The Bill of Rights were created to limit government actions regarding personal rights involving liberty and property. People in the United States often take the Bill of Rights for granted, but it is important to understand the Fifth Amendment because it protects a number of your rights:
When a suspect goes to trial and the suspect is acquitted, that person cannot be charged for the same crime again. The same is true if the suspect is convicted and serves his time. This prevents the government from constantly keeping suspects on trial, and forces them to arrange their case and amass evidence before moving to trial.
Due process actually encompasses two things: substantive due process and procedural due process. Under the Fifth Amendment, the federal government is prohibited from infringing on fundamental constitutional liberties. This is known as substantive due process. Procedural due process refers to the process by which a law is applied or enforced.
This clause means that the government cannot make a witness testify against himself. This is why people often say they are “pleading the fifth” in a criminal case.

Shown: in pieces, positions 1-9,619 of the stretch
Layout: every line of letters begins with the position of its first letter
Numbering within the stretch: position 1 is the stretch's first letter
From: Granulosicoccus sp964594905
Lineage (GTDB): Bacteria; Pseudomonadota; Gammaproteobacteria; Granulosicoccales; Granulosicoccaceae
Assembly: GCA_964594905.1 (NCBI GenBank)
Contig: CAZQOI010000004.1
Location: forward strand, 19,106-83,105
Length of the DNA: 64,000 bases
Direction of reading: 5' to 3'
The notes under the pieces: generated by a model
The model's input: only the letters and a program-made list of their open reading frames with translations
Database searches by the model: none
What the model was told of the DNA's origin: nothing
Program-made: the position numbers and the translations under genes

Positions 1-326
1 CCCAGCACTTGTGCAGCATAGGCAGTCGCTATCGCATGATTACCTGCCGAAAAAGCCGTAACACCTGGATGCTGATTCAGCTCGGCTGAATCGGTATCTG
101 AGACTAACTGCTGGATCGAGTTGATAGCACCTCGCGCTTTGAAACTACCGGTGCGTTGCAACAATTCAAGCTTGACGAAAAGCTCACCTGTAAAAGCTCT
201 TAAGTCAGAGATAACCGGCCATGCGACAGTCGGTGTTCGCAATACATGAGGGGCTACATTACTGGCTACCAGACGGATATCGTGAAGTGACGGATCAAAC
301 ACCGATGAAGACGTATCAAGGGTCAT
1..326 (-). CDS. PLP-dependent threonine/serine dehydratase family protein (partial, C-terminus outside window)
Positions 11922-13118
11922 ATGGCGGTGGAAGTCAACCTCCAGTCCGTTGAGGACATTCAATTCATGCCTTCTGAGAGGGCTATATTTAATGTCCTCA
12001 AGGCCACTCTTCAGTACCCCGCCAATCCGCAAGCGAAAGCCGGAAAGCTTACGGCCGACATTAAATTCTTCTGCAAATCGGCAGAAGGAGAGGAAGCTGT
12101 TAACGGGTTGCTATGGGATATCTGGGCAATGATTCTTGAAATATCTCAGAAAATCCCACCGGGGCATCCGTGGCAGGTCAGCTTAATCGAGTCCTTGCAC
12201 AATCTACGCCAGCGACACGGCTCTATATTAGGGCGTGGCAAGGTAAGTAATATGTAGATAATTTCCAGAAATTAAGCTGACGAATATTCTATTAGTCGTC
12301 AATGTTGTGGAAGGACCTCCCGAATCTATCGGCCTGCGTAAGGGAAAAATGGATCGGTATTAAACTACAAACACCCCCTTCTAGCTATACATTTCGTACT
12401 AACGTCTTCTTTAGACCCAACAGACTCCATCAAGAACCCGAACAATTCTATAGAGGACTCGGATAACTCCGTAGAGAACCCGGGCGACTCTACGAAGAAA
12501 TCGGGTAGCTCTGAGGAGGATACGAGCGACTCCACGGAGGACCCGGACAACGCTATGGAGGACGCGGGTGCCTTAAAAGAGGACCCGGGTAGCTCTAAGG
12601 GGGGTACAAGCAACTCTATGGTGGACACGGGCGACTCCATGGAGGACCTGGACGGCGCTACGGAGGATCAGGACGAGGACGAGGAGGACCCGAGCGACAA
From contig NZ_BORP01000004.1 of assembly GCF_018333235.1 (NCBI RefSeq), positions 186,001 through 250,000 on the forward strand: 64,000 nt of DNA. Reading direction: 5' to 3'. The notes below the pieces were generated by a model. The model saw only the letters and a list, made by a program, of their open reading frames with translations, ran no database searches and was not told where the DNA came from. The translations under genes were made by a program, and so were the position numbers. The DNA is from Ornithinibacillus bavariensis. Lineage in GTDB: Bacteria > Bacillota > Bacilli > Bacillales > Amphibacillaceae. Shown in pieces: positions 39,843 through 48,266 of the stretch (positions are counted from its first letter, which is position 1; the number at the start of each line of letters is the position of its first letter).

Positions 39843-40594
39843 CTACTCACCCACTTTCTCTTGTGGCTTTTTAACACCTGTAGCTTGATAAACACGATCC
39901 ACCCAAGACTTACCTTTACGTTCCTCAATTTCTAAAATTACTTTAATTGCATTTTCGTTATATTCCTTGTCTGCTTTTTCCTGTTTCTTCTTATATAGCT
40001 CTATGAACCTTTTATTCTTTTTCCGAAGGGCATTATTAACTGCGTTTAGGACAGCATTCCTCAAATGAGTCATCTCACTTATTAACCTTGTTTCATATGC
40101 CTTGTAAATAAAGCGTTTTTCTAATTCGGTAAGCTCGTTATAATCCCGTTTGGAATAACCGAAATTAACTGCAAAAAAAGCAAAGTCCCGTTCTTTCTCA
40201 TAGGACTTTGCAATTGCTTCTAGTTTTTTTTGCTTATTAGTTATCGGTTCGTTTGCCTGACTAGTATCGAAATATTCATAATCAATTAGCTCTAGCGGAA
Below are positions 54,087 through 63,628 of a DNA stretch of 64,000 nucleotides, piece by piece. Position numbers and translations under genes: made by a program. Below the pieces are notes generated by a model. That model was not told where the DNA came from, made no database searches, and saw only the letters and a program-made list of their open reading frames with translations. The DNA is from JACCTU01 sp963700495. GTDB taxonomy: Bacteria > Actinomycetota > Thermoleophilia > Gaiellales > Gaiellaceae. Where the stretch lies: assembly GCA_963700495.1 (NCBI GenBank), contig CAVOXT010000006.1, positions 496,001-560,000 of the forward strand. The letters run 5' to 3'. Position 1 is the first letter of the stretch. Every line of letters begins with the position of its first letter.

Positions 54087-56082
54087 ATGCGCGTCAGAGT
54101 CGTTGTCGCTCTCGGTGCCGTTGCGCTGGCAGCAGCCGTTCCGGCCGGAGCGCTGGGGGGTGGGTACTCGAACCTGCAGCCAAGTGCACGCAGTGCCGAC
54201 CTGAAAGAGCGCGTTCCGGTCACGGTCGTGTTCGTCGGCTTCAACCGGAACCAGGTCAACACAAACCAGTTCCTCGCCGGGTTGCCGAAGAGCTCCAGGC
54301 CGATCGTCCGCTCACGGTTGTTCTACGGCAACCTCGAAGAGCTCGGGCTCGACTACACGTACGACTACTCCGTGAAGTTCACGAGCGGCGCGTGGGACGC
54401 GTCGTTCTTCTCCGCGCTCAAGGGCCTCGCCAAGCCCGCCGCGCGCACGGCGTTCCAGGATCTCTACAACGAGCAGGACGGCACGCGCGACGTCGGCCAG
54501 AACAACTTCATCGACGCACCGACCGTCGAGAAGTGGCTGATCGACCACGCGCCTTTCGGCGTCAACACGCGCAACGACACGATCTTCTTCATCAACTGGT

This clause prohibits the federal government from engaging in eminent domain. This means that the government can take away personal property, both real estate and personal belongings, for public use if the government justly compensates the owner. Just compensation is usually measured by the fair market value of the property.
If you have been arrested, speaking with a criminal lawyer about your rights is an important part of your defense. At Hinkle, Jachimowicz, Pointer & Emanuel, we have been practicing criminal defense law in San Jose for more than 30 years. To speak with an experienced criminal lawyer, contact us at (408) 916-1413.